News Release

Under “Terrorism” Pretext, South Korea Set to Crack Down on Protests


Tim Shorrock reports in The Nation: “Following in the footsteps of her dictator father, South Korea’s President, Park Geun-hye, is cracking down on labor and citizens groups opposed to the increasingly authoritarian policies of her ruling ‘New Frontier’ party known as Saenuri.

“The situation could reach a critical point this weekend, when tens of thousands of workers organized by the Korean Confederation of Trade Unions (KCTU) join forces with farmers, students, and other civic organizations in a national action in Seoul to protest Park’s conservative labor, education, and trade policies.

“On Saturday, the Seoul Metropolitan Police Agency banned the march, with Park’s Justice Minister Kim Hyun-Woong vowing to ‘uproot illegal and violent demonstration…no matter how much sacrifice is required.’ Meanwhile, the president herself equated the protesters — some of whom wear masks as protection from riot police — to terrorists.”

See New York Times “Tens of Thousands March in Seoul, Calling for Ouster of President” on last round of protests in November.

The following analysts and activists are available for interviews:

HYUN LEE, hyunlee70 at
Lee recently wrote the piece “South Korean Labor Strikes Back.” She said today: “The KCTU is forging a broad united front with farmers and the urban poor not only to oppose the labor market reform but to mount a challenge to Park’s broader pro-corporate, pro-free trade agenda. It has called for a series of mass convergences in Seoul to build momentum for a potential general strike in the coming months. But it’s a risky fight, since Park has shown that she is willing to take extraordinary measures to silence her opposition.”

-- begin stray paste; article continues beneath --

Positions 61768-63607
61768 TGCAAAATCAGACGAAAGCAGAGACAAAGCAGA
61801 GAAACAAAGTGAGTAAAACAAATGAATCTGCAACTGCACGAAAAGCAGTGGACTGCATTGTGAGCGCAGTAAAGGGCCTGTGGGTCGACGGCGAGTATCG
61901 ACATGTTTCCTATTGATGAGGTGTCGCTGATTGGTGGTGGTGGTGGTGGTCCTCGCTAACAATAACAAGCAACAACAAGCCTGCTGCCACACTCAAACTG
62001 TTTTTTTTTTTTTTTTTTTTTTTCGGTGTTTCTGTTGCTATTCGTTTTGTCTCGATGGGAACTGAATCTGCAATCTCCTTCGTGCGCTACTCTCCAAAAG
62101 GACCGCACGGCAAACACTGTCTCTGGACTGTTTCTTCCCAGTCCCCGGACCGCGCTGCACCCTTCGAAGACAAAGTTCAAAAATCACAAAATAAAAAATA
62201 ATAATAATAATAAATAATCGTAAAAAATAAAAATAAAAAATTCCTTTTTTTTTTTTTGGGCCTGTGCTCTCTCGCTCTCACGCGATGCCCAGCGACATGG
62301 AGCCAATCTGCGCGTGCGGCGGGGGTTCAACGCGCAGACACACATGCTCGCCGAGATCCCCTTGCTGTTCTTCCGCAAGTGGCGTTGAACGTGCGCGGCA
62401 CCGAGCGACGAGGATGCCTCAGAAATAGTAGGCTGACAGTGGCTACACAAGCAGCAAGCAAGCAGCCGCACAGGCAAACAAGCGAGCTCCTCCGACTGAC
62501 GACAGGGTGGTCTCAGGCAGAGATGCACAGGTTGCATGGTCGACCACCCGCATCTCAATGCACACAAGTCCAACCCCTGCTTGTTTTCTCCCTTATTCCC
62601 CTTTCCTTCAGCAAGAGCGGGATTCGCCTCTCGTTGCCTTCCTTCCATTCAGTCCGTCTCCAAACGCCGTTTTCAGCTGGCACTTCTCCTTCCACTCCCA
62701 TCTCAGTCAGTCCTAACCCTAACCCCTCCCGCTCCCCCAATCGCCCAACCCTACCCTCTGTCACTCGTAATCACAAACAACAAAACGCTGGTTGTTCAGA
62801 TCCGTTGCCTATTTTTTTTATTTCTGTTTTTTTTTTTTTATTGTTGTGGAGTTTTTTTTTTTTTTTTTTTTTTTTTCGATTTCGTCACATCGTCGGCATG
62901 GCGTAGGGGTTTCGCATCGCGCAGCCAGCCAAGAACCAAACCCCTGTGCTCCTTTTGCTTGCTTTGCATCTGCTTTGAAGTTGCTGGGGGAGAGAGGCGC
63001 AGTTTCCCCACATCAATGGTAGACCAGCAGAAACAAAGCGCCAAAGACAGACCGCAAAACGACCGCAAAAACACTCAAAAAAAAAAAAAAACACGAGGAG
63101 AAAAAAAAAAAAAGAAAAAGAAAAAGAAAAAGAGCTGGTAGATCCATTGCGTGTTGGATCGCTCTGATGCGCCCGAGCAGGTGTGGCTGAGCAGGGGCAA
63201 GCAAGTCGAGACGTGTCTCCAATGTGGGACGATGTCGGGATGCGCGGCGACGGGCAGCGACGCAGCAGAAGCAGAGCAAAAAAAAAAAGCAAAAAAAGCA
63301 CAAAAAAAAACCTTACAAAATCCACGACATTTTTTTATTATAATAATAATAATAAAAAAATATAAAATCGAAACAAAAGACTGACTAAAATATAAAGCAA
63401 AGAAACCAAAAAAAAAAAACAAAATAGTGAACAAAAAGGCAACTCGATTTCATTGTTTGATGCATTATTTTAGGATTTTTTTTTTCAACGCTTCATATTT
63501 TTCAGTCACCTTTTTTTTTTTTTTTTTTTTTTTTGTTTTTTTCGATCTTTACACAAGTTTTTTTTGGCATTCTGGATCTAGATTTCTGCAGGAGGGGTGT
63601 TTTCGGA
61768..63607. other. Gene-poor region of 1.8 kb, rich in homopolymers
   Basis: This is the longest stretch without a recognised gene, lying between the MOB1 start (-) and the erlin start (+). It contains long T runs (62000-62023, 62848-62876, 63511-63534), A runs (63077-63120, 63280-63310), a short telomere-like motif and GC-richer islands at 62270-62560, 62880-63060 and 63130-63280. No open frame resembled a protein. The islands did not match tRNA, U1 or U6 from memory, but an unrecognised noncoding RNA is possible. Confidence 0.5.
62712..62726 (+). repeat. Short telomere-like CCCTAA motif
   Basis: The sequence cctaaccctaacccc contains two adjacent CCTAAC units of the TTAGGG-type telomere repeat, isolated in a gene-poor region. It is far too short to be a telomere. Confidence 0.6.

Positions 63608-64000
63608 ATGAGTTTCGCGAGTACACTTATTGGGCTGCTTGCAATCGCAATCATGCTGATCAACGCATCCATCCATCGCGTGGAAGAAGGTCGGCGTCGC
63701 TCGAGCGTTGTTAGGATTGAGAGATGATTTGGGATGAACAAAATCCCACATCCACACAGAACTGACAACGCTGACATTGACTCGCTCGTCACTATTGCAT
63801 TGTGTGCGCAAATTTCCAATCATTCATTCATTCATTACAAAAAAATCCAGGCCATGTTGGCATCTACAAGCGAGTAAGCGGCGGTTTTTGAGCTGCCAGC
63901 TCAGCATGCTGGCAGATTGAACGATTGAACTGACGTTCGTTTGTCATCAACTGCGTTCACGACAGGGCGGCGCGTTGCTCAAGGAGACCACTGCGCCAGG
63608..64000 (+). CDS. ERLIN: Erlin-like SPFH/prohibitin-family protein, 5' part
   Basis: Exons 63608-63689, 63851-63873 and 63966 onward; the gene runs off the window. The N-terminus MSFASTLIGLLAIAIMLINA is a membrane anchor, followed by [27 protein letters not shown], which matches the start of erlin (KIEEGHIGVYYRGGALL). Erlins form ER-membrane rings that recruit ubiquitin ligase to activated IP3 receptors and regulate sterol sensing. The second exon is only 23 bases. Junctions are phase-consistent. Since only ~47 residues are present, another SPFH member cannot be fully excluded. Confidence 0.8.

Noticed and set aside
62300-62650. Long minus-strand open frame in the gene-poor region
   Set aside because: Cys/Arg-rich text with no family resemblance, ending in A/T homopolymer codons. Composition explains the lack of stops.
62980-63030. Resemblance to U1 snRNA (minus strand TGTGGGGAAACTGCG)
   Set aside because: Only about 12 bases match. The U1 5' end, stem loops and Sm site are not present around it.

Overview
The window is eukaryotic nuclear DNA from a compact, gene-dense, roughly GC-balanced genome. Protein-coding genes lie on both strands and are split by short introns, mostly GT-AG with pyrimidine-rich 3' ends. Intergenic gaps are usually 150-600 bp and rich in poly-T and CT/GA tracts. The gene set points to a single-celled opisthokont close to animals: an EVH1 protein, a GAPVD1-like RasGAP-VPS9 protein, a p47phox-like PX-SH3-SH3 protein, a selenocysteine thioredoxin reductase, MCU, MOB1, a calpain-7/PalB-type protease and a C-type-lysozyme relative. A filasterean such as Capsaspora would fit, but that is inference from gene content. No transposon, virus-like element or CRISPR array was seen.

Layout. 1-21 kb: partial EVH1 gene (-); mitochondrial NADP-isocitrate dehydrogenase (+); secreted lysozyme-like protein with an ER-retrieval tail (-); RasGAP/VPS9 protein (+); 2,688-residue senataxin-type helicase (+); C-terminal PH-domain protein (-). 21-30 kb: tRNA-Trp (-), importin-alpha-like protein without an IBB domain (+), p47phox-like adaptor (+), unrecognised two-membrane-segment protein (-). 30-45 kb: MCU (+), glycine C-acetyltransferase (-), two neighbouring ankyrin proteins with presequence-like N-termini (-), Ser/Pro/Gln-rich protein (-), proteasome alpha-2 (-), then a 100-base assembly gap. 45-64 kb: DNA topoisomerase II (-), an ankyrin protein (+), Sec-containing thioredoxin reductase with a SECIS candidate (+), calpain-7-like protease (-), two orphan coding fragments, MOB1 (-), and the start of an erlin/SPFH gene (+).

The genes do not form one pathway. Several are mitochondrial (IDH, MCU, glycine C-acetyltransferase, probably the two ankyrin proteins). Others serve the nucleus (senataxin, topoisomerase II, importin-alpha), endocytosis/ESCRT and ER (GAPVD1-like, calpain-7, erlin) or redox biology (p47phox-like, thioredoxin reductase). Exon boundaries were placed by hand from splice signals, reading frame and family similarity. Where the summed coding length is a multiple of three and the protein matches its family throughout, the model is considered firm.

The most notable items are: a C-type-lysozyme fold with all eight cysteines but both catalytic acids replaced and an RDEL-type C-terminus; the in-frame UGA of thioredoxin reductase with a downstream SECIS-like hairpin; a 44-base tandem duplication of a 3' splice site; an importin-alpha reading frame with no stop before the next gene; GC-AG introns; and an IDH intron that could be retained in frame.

WOLSAN LIEM, kptu.intl at
Liem is director of International Affairs, Korean Federation of Public Services and Transport Workers Union and said today: “The administration of President Park Geun-hye of Korea has repeatedly sought to weaken the rights of workers and their unions since taking office in 2013, including mobilizing police to disrupt protests and to arrest trade union leaders.”

MINJUHWA and DORAJI BAEK, veget100 at
Daughters of Baek Nam-ki, a 69-year old farmer in critical condition after being doused with water cannons and tear gas on November 14, said,  “My father is not a terrorist; he has led a good, honorable, respectful, and decent life. We sincerely wish for justice.” See video of South Korean police firing water cannons at fallen protesters on November 14, 2015.

See: New York Times editorial: “South Korea Targets Dissent.”